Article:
Roman Pomazanov documented his thoughts on the beauties of large layer-2 domains in a LinkedIn article and allowed me to repost it on ipSpace.net blog to ensure it doesn’t disappear
First of all: “L2 is a single failure domain”, a problem at one point can easily spread to the entire datacenter.
Got this question from a networking engineer attending the Building Next-Generation Data Center online course:
Has anyone an advice on LACP fast rate? When and why should you use it instead of normal LACP?
Apart from forming link aggregation groups, you can use LACP to detect link- and node failures (more details). However:
TL&DR: Installing an Ethernet NIC with two uplinks in a server is easy1. Connecting those uplinks to two edge switches is common sense2. Detecting physical link failure is trivial in Gigabit Ethernet world. Deciding between two independent uplinks or a link aggregation group is interesting. Detecting path failure and disabling the useless uplink that causes traffic blackholing is a living hell (more details in this Design Clinic question).
Want to know more? Let’s dive into the gory details.
Sometime last autumn, I was asked to create a short “network security challenges” presentation. Eventually, I turned it into a webinar, resulting in almost four hours of content describing the interesting gotchas I encountered in the past (plus a few recent vulnerabilities like turning WiFi into a thick yellow cable).
Each webinar section started with a short “This is why we have to deal with these stupidities” introduction. You’ll find all of them collected in the Root Causes video starting the Network Security Fallacies part of the How Networks Really Work webinar.
With the widespread deployment of Ethernet-over-something technologies, it became possible to build MLAG clusters without a physical peer link, replacing it with a virtual link across the core fabric. Avaya was one of the first vendors to implement virtual peer links with Provider Backbone Bridging (PBB) transport, and some data center switching vendors (example: Cisco) offer similar functionality with VXLAN transport.
Pim van Pelt built an x86/Linux-based using Vector Packet Processor that can forwarding IP traffic at 150 Mpps/180 Gbps forwarding rates on a 2-CPU Dell server with E5-2660 (8 core) CPU.
People keep telling me how well large language models like ChatGPT work for them, so now and then, I give it another try, most often resulting in another disappointment1. It might be that I suck at writing prompts2, or it could be that I have a knack for looking in the wrong places3.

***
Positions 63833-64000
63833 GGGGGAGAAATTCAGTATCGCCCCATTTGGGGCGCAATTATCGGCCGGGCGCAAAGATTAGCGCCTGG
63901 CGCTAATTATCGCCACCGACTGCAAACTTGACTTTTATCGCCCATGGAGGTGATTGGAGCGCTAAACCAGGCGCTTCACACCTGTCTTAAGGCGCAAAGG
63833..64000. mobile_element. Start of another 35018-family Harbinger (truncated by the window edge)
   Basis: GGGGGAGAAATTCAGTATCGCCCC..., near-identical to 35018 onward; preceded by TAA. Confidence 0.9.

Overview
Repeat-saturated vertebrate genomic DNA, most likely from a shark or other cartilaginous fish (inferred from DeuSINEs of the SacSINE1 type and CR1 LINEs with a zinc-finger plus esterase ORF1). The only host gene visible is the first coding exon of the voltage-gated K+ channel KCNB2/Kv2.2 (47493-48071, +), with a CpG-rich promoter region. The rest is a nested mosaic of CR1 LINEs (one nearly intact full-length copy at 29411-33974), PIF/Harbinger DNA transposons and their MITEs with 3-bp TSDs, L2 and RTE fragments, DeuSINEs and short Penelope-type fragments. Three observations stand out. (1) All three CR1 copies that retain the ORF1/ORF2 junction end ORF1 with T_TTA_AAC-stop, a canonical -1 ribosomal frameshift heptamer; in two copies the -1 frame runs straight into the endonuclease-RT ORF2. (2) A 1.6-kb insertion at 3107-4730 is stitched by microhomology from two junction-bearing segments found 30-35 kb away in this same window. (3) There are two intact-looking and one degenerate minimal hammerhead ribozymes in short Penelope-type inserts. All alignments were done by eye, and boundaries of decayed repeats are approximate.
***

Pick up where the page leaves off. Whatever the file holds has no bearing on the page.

This time4 I tried to “figure out5” why we need iSCSI checksums if we have iSCSI running over Ethernet which already has checksums. Enjoy the (ChatGPT) circular arguments and hallucinations with plenty of platitudes and no clear answer.
The “beauty” (from an attacker perspective) of the original shared-media Ethernet was the ability to see all traffic sent to other hosts. While it’s trivial to steal someone else’s IPv4 address, the ability to see their traffic allowed you to hijack their TCP sessions without the victim being any wiser (apart from the obvious session timeout). Really smart attackers could go a step further, insert themselves into the forwarding path, and inject extra payload into unencrypted sessions.
A recently-discovered WiFi vulnerability brought us back to that wonderful world.
Did you know that most chassis switches look like leaf-and-spine fabrics1 from the inside? If you didn’t, you might want to watch the short Chassis Architectures video by Pete Lumbis (author of ASICs for Networking Engineers part of the Data Center Fabric Architectures webinar).
An ipSpace.net subscriber sent me a question along the lines of “does it matter that EVPN uses BGP to implement dynamic MAC learning whereas in traditional switching that’s done in hardware?” Before going into those details, I wanted to establish the baseline: is dynamic MAC learning really implemented in hardware?
Hardware-based switching solutions usually use a hash table to implement MAC address lookups. The above question should thus be rephrased as is it possible to update the MAC hash table in hardware without punting the packet to the CPU? One would expect high-end (expensive) hardware to be able do it, while low-cost hardware would depend on the CPU. It turns out the reality is way more complex than that.
One of the topics he couldn’t possible skip was the question of how many packet buffers one needs in a data center switch.
It’s easy to get excited about what seems to be a new technology and conclude that it will forever change the way we do things. For example, I’ve seen claims that SmartNICs (also known as Data Processing Units – DPU) will forever change the network.
TL&DR: Of course they won’t.
Before we start discussing the details, it’s worth remembering what a DPU is: it’s another server with its own CPU, memory, and network interface card (NIC) that happens to have PCI hardware that emulates the host interface cards. It might also have dedicated FPGA or ASICs.
One of the most exciting announcements from the last AWS re:Invent was the Elastic Network Adapter (ENA) Express functionality that uses the Scalable Reliable Datagram (SRD) protocol as the transport protocol for the overlay virtual networks. AWS claims ENA Express can push 25 Gbps over a single TCP flow and that SRD improves the tail latency (99.9 percentile) for high-throughput workloads by 85%.
Ignoring the “DPUs could change the network forever” blogosphere reactions (hint: they won’t), let’s see what could be happening behind the scenes and why SRD improves TCP throughput and tail latency.